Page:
One of the hardships to cider’s growth is that its not a cohesive genre of alcohol. “One part of the cider scene leans toward craft beer and that language and design, punny names on the cans, and the other half leans towards like a wine style in a 750ml bottle, where they label where it’s from, what apples it’s made from and they’re using less punny names,” says Jason Wilson, author of Cider Revival. In New York, for example, Bad Seed operates more like a craft brewery, while Eve’s is more like a winery.
The other issue is that you can often look at a can or bottle and not know how it’s going to taste. Scott Ramsey, Executive Director of the New York Cider Association, is working on that with the state’s 80-plus producers: “We have a scale of dryness to sweetness, so when consumers pick up a bottle, they’ll understand where it sits on that range.” This refers to the amount of residual sugar you’ll find in the cider, but it’s an initiative that still doesn’t completely tell the drinker what they’re getting.
How to Find Your Favorite
The American Cider Association is also working on a better standard, encouraging all cideries to give more information on their labeling. Some, like Washington, D.C.’s Anxo District Dry, will tell you that they’ve used Greening, Spy and Goldrush apples that were grown within 99 miles of their operation, with native and wine yeasts. Others might only tell you the ABV. For reference, Wilson says that “cider really hits its sweet spot around 6.9 percent alcohol and higher,” while Ramsey touts that level as one of the beverage’s advantages over wine: “You can consume more of it over a longer period of time and not have the alcohol overtake the experience of a delicious meal or a gathering with friends.”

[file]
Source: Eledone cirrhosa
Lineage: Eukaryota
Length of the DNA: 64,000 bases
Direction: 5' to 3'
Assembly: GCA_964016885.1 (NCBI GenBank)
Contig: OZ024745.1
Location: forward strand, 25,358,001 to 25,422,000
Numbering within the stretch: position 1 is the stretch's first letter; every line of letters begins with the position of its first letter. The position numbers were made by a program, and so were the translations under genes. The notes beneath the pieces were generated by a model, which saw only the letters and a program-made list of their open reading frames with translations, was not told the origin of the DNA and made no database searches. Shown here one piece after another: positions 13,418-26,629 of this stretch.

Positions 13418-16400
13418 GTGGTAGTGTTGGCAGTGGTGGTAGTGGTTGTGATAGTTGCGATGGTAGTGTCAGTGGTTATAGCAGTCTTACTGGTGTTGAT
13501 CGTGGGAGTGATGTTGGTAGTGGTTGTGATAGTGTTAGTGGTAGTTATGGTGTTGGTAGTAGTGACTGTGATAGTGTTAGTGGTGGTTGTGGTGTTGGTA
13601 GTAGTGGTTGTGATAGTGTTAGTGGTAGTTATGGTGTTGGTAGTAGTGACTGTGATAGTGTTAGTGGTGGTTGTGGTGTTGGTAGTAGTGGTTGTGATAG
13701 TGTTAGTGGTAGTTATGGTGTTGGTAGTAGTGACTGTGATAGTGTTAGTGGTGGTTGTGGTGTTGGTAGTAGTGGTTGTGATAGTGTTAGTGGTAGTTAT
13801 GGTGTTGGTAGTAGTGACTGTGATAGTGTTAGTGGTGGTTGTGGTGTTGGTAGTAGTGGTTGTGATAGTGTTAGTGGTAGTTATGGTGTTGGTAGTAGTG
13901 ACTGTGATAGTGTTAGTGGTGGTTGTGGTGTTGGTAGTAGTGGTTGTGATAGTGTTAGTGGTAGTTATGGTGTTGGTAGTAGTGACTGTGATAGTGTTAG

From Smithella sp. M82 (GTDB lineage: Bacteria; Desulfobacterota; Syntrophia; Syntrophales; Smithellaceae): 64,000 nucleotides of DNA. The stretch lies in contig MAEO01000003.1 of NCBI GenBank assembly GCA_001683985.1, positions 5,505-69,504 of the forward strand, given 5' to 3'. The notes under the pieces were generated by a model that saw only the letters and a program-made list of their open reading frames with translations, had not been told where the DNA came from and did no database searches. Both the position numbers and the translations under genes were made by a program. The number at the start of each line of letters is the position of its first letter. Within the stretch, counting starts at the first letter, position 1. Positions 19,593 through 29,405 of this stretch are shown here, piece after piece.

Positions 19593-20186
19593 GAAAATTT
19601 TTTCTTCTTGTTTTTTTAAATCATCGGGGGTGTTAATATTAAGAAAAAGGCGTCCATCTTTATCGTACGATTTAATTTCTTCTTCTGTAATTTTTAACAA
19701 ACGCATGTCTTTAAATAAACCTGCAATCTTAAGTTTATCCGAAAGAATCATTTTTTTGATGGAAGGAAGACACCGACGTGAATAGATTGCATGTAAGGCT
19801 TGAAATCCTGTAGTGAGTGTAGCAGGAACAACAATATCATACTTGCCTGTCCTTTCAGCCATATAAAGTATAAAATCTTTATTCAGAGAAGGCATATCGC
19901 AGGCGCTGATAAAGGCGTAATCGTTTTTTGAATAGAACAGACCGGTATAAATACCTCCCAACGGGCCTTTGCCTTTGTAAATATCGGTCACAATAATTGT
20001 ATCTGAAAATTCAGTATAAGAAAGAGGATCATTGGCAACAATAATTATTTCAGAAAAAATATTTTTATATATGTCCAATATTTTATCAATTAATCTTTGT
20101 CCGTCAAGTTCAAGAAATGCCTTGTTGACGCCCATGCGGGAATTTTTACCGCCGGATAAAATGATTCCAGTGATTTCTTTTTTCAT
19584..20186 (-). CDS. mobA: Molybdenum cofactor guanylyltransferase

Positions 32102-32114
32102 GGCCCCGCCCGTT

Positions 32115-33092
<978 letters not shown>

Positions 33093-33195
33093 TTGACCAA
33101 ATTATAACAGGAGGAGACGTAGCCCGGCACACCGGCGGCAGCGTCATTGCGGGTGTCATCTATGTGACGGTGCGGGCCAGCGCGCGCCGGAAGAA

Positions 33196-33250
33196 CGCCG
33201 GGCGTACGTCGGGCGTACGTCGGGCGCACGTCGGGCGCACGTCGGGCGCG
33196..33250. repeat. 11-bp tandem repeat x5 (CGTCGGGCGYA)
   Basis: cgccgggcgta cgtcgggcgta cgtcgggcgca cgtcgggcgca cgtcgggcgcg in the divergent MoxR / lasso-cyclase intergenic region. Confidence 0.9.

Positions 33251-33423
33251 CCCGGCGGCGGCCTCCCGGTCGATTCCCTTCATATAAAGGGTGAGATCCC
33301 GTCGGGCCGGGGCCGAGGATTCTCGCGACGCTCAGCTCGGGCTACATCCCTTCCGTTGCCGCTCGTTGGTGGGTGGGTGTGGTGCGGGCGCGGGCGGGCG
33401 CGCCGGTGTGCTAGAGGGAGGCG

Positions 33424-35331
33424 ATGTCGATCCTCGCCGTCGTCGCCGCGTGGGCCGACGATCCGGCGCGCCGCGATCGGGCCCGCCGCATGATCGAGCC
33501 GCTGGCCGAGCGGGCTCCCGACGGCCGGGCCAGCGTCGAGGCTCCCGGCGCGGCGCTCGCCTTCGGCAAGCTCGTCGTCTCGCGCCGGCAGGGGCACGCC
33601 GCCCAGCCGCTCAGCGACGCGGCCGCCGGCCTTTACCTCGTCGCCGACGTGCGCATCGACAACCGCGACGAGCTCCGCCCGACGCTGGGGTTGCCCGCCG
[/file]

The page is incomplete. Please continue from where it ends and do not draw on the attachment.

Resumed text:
Cook and Windcaller hope consumers will soon learn the differences between styles and apples in the way that they can distinguish a lager from an IPA or a chardonnay from a pinot noir. The USDA is also trying to help, recently commissioning a $500,000 four-year study with researchers from Cornell and Virginia Tech to determine the descriptors that should become the industry standards.
In the meantime, Michelle McGrath, Executive Director of the ACA, breaks it down to five categories: Cider made from 100 percent apples; perry, which is cider made from pears; botanical, which are co-fermented with hops, herbs and spices or have them added later as an “adjunct”; fruit, which are co-fermented with or have an adjunct like grapes, berries, etc.; and dessert/ice, which retains more of the sweetness and sugars of the apples. Rosé ciders, which exploded at the same time as the wine, can fall into a couple of those categories, as sometimes they’re made from 100 percent red-fleshed apples or fermented with a hue adjunct, like hibiscus. “Exploring those five categories is really a fun way to get to understand what type of cider you like,” she says.
There are also geographical differences, thanks mainly to terroir, the local climate and soil conditions that affect flavor. “Each region likes to say ‘we make the best apples in the world,’” Windcaller says, but online ordering allows curious drinkers to test them all out. Her general description, though, is that the Pacific Northwest has more fruit-forward ciders, the Michigan/Midwest area is more acidic and the New York/New England brands have more tannins, which add a mouth-watering dryness. All can be paired with various foods, from seafood and barbecue to cheese and chocolate.
To that end, there are no rules to discovering what cider is right for you — like beer, wine or any spirit, you should drink what you like. But if you’re looking to explore what this apple-based beverage has to offer, there are a few tips from the experts. Wilson says to look at the labels: if the cidery bothered to note which orchard its apples came from, they’re taking the craft seriously. McGrath says to visit a cider bar or restaurant that offers flights, and go from sweet to dry. Windcaller has a similar take: “I would start with the ingredients. Can they make a quality 100-percent cider, just apples with no blueberries or raspberries? If they do, then I’ll probably go back.”
Or, as Cook succinctly puts it, “It’s just about exploring and having a go.”